I Care… But I Don’t
When I was in my late teens and early 20’s, I took a number of creative writing classes in college because I had every intention of becoming a full-time novelist. While I didn’t become the novelist I wanted to be, one thing I learned stuck with me: You never write a novel as much as you re-write one.
The same can be said about blog posts. I wound up tossing the original post I planned to publish on Monday morning because it just didn’t feel “right.” So here I am, on Monday evening, re-writing something entirely new.
A total re-write 12 hours after my self-imposed publication deadline wasn’t exactly in my plans, but hey… that happens. Flexibility is something I’ve learned to be okay with.
Now the question is, aside from not feeling right, why did I discard my original post in favor of this one? I honestly didn’t know until this afternoon, when some coworkers were sharing their frustrations about a number of things going on in the office.
One thing that clearly stood out is that my colleagues really care about doing a good job. They care so much, in fact, that they were quite literally working themselves into a state of depression. Although the question was never directly asked, the underlying tone of the conversation was, “How do you guys keep going when you’re so frustrated you want to rip your hair out?”
The simple answer for me is, “I care… but I don’t.”
Here’s what I mean:
When I first started down the path I’m on now, I was a big fan of personal development literature. I still am, but I’m more selective about what I read now. One of the early books I read was Deepak Chopra’s The Seven Spiritual Laws of Success.
One of the laws outlined by Dr. Chopra is the Law of Detachment. He describes the Law of Detachment as having a goal in mind, but being detached from the means of achieving that goal. If we insist that there is only one way to achieve a goal, we keep ourselves from seeing infinitely better, faster, or easier ways of achieving that goal.
The Law of Detachment was – and remains – a powerful tool I practice to this day. Another impactful book from that time is Mike Dooley’s Infinite Possibilities: The Art of Living Your Dreams. In Mike’s book, he calls the attachment to a particular path “worrying about the ‘cursed hows’.”
Taken together, I can say that I don’t worry about cursed hows because I’m detached from how I meet the expectations of my job.
In other words, I care… but I don’t.
I care about doing a good job because that’s just part of who I am. I care about meeting my targets because I’ve made commitments to myself, my company, and to the people who are near and dear to me. I care because I want to have the money to pay for the things that are important to me.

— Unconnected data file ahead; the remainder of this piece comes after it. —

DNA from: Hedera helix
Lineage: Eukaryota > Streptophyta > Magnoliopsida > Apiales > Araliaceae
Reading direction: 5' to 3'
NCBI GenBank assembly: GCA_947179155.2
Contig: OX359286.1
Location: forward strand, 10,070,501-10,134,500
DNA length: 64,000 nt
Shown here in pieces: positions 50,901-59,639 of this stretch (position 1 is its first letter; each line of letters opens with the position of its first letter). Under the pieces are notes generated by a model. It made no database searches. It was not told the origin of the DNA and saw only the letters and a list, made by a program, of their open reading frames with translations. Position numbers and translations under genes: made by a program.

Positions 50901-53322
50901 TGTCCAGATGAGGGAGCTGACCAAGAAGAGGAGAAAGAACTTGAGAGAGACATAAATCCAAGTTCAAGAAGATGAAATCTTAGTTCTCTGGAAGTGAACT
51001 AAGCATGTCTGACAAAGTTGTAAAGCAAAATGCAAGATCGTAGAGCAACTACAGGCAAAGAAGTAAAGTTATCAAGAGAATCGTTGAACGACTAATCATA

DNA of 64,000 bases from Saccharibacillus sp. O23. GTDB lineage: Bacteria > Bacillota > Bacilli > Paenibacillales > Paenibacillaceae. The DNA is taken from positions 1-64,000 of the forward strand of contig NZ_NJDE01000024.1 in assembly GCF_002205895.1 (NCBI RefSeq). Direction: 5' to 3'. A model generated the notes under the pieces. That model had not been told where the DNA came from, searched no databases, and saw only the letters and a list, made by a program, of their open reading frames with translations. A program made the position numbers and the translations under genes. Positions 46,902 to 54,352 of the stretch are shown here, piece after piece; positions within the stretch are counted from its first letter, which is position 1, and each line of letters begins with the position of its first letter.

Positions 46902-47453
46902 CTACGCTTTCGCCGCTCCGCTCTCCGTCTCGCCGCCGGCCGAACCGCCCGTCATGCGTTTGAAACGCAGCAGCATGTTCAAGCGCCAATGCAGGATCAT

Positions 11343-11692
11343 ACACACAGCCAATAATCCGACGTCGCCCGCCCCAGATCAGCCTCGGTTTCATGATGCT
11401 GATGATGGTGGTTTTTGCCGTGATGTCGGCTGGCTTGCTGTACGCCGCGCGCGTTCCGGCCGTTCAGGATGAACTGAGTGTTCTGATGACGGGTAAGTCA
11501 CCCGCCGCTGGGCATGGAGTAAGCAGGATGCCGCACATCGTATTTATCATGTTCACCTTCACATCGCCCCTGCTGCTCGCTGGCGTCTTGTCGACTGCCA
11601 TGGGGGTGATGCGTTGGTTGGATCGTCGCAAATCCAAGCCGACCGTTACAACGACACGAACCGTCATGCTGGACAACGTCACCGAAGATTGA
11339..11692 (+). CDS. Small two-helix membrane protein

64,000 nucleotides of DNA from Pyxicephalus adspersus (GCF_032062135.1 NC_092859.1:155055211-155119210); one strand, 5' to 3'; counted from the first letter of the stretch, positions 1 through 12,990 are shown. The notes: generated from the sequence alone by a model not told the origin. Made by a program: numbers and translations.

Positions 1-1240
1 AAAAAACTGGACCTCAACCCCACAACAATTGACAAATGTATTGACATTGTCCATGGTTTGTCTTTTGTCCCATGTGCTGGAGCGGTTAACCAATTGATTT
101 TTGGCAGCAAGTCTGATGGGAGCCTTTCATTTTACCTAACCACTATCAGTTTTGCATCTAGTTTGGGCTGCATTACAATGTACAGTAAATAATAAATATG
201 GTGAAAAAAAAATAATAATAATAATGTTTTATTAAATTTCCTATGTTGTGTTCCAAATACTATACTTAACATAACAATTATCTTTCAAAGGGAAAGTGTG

I just don’t care about meeting quotas every day. I know what’s expected, so I do it. Period. I don’t care about what people think of me, I don’t care if the people I call hang up, and I don’t care if I’m working from a really crappy lead list (yes, I work in a sales department).
I don’t care because I know that if I stick to the basics of what I’m being paid to do, the details work themselves out. And by not caring, I find all sorts of creative ways to connect with the people I’m calling and I enjoy myself.
From my perspective, it’s very possible to care and not care at the same time. I care about my commitments and doing the things I want to do, but I don’t care about what path I take. I care about living a joyous life and having a positive impact, but I don’t care if someone unsubscribes from my mailing list. If someone doesn’t like what I have to say, that’s fine.
There are infinite aspects to living joyously. My musings and reflections are merely one way of looking at life and enjoying it, but they’re not the way… although I always appreciate the feedback I get from people who tell me how much they enjoy what I write.
My whole point in this reflection is that there are many ways to care while not caring. Find what works and then run with it.
Because frankly, I do care. I just don’t care how you live your joyous life. The how is up to you.
About the Author
Appio Hunter is an author, speaker, spiritual guide, and self-described champion for living joyously. He uses his seminars and workshops to facilitate conversations about authenticity, alignment, and the daily experience of community, connection, and joy. Appio is also a weekly columnist with The Good Men Project and co-host of the Real Men Feel Show along with his good friend Andy Grant.